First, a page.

|General requirements for Early Action Offset Program under the California cap-and-trade program|
The approval of the Early Action Offset Program and the approval of the Early Action Offset Credits are two separate and distinct processes within the California carbon offset scheme.
The California carbon offsets program provided for by the cap-and-trade regulation contains the separate part regarding so-called ‘Early Action Offsets.’
Regulation includes a process and criteria for accepting ‘early action’ offsets from qualified existing offset projects, which, basically, were earlier carried out on the basis of previous versions of protocols adopted by ARB for four project types.
In short, the effect is that after transition, project begins new crediting period.
To qualify as Early Action Offset project must cover vintages of reductions that took place between 1 January 2005 and 31 December 2014, located only in the United States.
The key requirement is that projects must be registered with Early Action Program by January 1, 2014. It goes without saying that only project types for which ARB adopted a compliance offset protocol are eligible.
In the judgment of the California environmental regulators recognizing existing offset projects supports the requirements of the California climate legislation (in particular AB 32) to ensure that voluntary reductions receive appropriate credit, however, Early Action Offset Programs were heavily questioned by different lobbies emphasising the environmental integrity criteria.
In this context it is noteworthy that the questions that are often confused are the regulatory approvals of:
1) the Early Action Offset Program, and
2) the Early Action Offset Credits.
It needs to be stressed that taking into account the language of the California cap-and-trade regulation the approval of the Early Action Offset Program and the approval of the Early Action Offset Credits are two separate and distinct processes within the carbon offset scheme.
While an executive order can be issued to approve an Early Action Offset Program, one may not be issued to approve any Early Action Offset Credits.
Furthermore, cap-and-trade regulation lays out all the requirements that reductions achieved as early action offset credits must meet before they can be eligible for compliance.
These include the following requirements:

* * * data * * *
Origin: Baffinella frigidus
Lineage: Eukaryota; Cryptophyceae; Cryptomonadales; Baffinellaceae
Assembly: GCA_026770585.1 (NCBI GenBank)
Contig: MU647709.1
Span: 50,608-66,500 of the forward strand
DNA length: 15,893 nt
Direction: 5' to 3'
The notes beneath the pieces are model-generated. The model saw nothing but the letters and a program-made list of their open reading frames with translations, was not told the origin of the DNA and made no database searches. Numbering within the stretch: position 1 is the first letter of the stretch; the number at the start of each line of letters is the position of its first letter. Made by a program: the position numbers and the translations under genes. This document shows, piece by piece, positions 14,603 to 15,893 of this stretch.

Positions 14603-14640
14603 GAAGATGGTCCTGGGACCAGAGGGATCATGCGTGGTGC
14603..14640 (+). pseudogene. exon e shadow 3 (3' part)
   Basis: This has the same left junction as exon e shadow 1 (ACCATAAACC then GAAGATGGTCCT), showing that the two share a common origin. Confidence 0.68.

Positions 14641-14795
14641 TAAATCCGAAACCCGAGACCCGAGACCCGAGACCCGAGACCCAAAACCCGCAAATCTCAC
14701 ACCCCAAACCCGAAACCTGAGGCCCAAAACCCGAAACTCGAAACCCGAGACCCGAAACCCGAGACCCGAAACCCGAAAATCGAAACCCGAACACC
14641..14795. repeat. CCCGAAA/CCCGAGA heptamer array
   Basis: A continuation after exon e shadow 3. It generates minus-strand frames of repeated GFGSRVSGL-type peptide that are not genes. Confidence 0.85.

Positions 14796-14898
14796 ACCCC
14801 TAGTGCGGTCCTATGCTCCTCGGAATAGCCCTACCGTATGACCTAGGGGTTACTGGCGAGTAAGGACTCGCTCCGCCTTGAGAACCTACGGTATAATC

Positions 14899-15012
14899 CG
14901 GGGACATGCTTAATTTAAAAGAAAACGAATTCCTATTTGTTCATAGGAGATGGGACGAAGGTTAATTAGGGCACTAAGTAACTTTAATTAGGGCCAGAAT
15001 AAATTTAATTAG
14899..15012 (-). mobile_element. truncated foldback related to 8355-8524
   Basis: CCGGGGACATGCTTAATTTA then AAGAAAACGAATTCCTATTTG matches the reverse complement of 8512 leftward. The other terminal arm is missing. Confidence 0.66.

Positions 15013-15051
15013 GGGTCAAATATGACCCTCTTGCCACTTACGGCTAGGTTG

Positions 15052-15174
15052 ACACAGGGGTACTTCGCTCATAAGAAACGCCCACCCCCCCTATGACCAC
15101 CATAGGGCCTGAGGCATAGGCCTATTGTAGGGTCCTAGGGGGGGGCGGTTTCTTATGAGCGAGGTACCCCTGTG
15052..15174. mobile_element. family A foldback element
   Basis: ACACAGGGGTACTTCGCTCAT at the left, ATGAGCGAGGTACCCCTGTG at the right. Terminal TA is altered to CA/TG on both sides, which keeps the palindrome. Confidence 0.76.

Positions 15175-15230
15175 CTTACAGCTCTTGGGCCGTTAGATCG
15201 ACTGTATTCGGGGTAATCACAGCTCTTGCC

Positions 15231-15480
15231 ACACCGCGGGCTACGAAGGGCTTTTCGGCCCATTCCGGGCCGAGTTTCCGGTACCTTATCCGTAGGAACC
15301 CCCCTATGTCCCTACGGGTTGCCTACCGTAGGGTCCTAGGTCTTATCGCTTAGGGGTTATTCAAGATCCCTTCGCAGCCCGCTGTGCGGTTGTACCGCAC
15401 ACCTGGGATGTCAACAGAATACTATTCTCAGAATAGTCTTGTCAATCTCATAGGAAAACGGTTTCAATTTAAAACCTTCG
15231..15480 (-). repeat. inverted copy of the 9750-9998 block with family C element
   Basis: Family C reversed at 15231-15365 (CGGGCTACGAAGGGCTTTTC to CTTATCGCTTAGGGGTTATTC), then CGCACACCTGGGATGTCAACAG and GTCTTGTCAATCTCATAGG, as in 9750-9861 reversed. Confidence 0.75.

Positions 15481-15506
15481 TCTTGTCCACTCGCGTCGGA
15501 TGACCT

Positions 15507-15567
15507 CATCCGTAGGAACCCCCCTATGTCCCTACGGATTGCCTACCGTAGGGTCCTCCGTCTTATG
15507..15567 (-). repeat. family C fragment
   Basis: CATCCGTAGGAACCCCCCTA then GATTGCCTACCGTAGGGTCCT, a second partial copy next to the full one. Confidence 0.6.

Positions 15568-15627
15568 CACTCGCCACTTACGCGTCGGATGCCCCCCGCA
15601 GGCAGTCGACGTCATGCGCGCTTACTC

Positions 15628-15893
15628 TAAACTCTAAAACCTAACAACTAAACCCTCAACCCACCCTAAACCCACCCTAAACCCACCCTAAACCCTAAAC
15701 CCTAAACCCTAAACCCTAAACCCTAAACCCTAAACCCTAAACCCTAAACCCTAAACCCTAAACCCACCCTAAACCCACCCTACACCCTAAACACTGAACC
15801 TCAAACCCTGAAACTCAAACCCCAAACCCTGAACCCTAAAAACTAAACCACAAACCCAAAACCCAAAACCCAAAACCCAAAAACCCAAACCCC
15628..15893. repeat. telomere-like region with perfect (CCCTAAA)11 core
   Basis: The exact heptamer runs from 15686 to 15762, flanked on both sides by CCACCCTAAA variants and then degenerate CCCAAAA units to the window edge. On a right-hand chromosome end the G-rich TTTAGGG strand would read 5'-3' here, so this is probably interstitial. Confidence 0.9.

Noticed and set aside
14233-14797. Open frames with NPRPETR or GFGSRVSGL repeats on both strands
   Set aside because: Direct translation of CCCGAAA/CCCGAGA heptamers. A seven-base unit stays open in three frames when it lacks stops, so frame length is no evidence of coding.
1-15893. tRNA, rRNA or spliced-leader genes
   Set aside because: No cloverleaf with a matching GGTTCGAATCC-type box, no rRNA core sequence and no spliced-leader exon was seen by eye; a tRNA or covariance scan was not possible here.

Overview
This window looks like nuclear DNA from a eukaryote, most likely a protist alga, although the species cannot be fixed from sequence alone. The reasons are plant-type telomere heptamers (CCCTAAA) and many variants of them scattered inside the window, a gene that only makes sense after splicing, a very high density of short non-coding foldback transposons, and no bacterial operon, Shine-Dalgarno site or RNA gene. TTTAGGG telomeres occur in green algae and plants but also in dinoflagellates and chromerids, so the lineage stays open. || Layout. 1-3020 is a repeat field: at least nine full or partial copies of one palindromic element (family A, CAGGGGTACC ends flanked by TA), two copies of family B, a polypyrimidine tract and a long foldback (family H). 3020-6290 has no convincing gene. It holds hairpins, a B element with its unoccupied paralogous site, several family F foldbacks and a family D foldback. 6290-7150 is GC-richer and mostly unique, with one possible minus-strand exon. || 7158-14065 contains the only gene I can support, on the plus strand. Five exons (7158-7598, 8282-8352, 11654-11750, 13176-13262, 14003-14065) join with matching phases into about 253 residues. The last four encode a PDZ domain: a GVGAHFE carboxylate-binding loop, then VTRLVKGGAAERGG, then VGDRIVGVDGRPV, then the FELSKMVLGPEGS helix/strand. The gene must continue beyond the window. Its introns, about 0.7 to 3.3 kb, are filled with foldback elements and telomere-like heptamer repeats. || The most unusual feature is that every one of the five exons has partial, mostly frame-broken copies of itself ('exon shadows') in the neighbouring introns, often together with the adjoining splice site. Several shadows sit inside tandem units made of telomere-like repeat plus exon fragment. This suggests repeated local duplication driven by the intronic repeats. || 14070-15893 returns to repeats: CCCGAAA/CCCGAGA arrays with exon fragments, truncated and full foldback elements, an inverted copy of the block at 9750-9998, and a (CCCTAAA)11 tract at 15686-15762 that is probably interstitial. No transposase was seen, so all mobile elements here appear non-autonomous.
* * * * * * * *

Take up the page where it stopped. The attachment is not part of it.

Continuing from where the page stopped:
1. The emission reductions must meet all of the criteria specified in section 95990(c) of the California cap-and-trade regulation, including that the reductions must occur between January 1, 2005, and December 31, 2014, after which all projects must transition to ARB Compliance Offset Protocols;
2. As specified in sections 95990(d), (e), and (h) of the California cap-and-trade regulation, those seeking compliance offsets must register and submit attestations to ARB. In addition, the Early Action Offset projects must be listed on a publicly available website to ensure transparency;
3. The emission reductions must meet all the requirements for regulatory verification as specified in section 95990(f) of the California cap-and-trade regulation. The requirements for regulatory verification must be met to ensure that the early action offset credits meet the requirements in AB 32 that all offsets must undergo regulatory verification. All emission reductions achieved by early action offset projects must be verified by an ARB accredited third-party verifier, and the verifier must be different than the one that performed the original verification under the Early Action Offset Program. This ensures that all offset credits allowed in the program meet the same verification requirements and ensures that the offset project be subject to an independent review that is completely unbiased;
4. Conflict-of-interest requirements, as specified in section 95990(g) of the California cap-and-trade regulation, that ensure that the verification body does not have a conflict of interest with the project operator or the largest holders of the Early Action Offset Credits;
5. Issuance requirements that require ARB to review and make a determination based on all the above criteria, including an independent ARB accredited third-party verifier review, whether the early action offset credit meets the requirements of the regulation and can be used for compliance. If ARB determines that the Early Action Offset Credit meets the requirements of section 95990 of the California cap-and-trade regulation, it will require that the Early Action Offset Program provide proof of permanent retirement of the early action offset credits in its system, and ARB will then issue ARB offset credits for the reductions.
In conclusion, taking into account the economics of the California carbon scheme, Early Action Offset Credits play an important role in balancing the market, particularly in its early stages.
It seems that any regulatory disturbances in the influx of Early Action Offset Credits into the market will have a strong impact on market trends and strategies. From that point of view, the issue is worth of being closely monitored by the relevant departments of carbon market players.
|Last Updated on Thursday, 21 March 2013 20:58|